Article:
And so, my answer is Yes.

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Because I desire to build my house wisely–with an undivided heart–when my children come to me with their needs and their questions and their hurts and their joys, in essence asking Will you love me?, my answer is Yes.

  • Yes, I will listen to your question.
  • Yes, I want to see your creation.
  • Yes, I will read you a story.
  • Yes, I will watch your new trick.
  • Yes, you may work with me in the kitchen.
  • Yes, I will look at you while you speak to me.

Yes, I will love you.

 What does it look like to choose love at your house, with your own family?

 

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Kathleen Henderson

Let's get real! I’m Kathleen Henderson, your Natural Living Mentor. I’m on a mission to help families see the joy in real food, while finding natural remedies and creating a nontoxic home. Learn more about my story >>

8 Comments

  1. Kris on 06/11/2015 at 6:39 pm

    Oh Kathleen – What a precious post! My kids are all teens now, and the question, “will you love me?” still requires the same response. YES – not to “Can I have…? Can I do…? Can I go…?”, but YES to their need for my quality time, my full attention, my non-judgemental love. Thank you for this timely reminder of the gift my kids are to me, and the gift I need to give.

    • Kathleen on 06/11/2015 at 7:06 pm

      Kris–Those teenage years seem so far away to me now, but I’ve heard they arrive quickly. 🙂 Thanks for a glimpse into the future!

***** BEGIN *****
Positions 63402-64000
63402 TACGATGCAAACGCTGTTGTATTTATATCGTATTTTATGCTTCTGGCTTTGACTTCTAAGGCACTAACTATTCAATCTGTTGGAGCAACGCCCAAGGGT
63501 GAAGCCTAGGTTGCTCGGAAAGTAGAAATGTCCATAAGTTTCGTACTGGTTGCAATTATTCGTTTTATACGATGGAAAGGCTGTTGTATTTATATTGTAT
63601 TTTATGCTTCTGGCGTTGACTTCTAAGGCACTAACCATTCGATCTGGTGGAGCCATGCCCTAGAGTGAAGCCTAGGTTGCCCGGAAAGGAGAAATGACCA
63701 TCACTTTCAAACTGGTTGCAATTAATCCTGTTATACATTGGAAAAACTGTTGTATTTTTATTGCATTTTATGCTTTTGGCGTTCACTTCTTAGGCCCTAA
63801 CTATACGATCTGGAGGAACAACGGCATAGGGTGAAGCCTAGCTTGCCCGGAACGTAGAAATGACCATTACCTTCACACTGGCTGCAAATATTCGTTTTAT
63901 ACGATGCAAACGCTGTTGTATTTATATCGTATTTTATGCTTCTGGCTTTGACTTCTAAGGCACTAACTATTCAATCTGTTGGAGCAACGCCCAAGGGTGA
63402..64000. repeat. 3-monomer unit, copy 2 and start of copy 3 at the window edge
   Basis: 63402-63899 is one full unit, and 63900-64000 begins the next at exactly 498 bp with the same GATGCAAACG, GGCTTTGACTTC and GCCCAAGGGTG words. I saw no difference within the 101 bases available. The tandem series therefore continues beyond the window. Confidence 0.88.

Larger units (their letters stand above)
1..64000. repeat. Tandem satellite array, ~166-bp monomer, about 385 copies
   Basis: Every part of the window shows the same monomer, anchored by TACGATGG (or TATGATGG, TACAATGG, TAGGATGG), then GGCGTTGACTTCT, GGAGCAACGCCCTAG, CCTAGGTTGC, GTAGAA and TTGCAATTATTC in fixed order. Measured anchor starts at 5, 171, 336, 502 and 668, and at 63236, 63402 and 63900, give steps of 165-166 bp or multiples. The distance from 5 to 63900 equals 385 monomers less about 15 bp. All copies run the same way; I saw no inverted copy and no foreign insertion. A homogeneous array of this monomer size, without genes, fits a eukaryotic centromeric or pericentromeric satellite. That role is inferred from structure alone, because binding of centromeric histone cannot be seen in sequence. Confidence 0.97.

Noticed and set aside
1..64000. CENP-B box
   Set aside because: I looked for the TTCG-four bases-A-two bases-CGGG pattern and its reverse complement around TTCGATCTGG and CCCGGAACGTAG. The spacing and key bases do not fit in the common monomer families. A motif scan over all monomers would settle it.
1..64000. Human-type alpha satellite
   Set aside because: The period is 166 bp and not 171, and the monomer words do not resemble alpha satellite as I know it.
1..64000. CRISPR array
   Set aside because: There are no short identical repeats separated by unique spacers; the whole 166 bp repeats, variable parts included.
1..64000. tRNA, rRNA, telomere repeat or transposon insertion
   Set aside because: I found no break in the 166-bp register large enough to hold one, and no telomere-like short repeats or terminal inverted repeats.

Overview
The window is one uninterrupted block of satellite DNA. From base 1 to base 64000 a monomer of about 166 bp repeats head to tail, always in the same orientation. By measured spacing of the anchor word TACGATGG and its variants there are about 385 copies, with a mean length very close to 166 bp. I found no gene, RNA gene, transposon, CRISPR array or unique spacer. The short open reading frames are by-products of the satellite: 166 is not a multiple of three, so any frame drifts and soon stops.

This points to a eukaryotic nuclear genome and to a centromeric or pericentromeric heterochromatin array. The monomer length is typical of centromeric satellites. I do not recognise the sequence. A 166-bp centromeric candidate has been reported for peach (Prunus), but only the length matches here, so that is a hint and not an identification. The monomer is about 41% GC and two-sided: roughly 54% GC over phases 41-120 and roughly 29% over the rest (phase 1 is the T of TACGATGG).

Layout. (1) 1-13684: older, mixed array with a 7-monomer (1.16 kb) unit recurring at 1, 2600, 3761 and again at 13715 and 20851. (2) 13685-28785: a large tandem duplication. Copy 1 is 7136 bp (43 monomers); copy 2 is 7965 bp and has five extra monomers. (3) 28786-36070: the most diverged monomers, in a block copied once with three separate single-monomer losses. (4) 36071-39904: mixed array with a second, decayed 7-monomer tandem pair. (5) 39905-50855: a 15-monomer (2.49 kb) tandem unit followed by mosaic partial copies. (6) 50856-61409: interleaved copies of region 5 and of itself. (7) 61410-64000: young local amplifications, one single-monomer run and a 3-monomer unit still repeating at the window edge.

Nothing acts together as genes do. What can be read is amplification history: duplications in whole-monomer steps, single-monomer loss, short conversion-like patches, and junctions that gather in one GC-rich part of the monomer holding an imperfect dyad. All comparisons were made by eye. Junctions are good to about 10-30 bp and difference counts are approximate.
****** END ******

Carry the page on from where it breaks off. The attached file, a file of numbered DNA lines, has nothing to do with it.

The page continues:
2. Bonnie Hennessy on 12/21/2017 at 3:54 am

    okay, I’m crying now and feeling very willing and wanting to give my all to loving my children, grandchildren, husband, brothers and sisters in Christ…and to stop looking for “my time”.

  3. Andrea on 12/21/2017 at 12:44 pm

    Thank you for opening your heart to your readers with this beautiful post. It was truly inspiring.

  4. Kathy kennedy on 12/21/2017 at 12:48 pm

    Thank you, Kathleen, for your beautiful reminder that relationships matter more than my task list. I’m very task oriented and struggle with relationships. I laughed out loud when read about listening to EVERY detail. Bob likes to tell stories that go on and on (you’re probably not surprised) and I really have to work at staying engaged and not looking bored! If you went through Art of Marriage, I’m the “land the the plane” type, and he’s the “enjoy the ride” type ?

    • Kathleen on 12/28/2017 at 9:30 pm

      Funny how we task oriented types often end up with “enjoy the ride” types… 😉

    • Kathleen on 12/28/2017 at 9:30 pm

      Thanks for your comment, Andrea! 🙂

    • Kathleen on 12/28/2017 at 9:31 pm

      It’s a daily process, Bonnie!